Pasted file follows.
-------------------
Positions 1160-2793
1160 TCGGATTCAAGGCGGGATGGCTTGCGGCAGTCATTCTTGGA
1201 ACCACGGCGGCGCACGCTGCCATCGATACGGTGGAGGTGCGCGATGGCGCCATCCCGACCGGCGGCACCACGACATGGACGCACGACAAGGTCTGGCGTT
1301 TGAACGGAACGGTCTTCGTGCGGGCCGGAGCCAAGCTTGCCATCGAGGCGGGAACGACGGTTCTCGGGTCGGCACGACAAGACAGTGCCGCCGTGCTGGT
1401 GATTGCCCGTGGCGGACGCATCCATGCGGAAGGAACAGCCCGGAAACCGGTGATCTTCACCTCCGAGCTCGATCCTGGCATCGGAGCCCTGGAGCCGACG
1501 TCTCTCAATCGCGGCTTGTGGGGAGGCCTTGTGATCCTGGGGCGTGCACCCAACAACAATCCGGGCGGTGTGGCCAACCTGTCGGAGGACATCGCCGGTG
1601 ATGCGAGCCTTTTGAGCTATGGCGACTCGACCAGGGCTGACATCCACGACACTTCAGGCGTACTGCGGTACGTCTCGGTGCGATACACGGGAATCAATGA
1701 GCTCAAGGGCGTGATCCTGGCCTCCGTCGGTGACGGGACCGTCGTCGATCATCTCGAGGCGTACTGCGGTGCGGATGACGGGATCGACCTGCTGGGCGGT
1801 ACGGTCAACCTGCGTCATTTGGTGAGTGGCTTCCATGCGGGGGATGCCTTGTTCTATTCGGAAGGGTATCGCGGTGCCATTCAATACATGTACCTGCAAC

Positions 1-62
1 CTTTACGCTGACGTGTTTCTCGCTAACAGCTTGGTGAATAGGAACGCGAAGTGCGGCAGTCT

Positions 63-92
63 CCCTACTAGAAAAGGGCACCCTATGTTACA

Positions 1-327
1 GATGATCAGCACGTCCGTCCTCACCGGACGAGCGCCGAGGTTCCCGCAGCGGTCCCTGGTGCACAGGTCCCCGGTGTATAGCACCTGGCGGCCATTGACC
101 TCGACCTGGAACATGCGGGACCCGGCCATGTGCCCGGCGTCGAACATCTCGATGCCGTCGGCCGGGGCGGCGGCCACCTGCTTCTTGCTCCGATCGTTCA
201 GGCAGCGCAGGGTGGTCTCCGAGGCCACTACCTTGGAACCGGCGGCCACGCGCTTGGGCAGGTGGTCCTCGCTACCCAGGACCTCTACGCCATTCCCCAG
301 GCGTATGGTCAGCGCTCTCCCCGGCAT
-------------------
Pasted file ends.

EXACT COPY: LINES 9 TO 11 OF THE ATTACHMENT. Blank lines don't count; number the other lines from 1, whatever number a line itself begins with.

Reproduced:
1801 ACGGTCAACCTGCGTCATTTGGTGAGTGGCTTCCATGCGGGGGATGCCTTGTTCTATTCGGAAGGGTATCGCGGTGCCATTCAATACATGTACCTGCAAC

Positions 1-62
1 CTTTACGCTGACGTGTTTCTCGCTAACAGCTTGGTGAATAGGAACGCGAAGTGCGGCAGTCT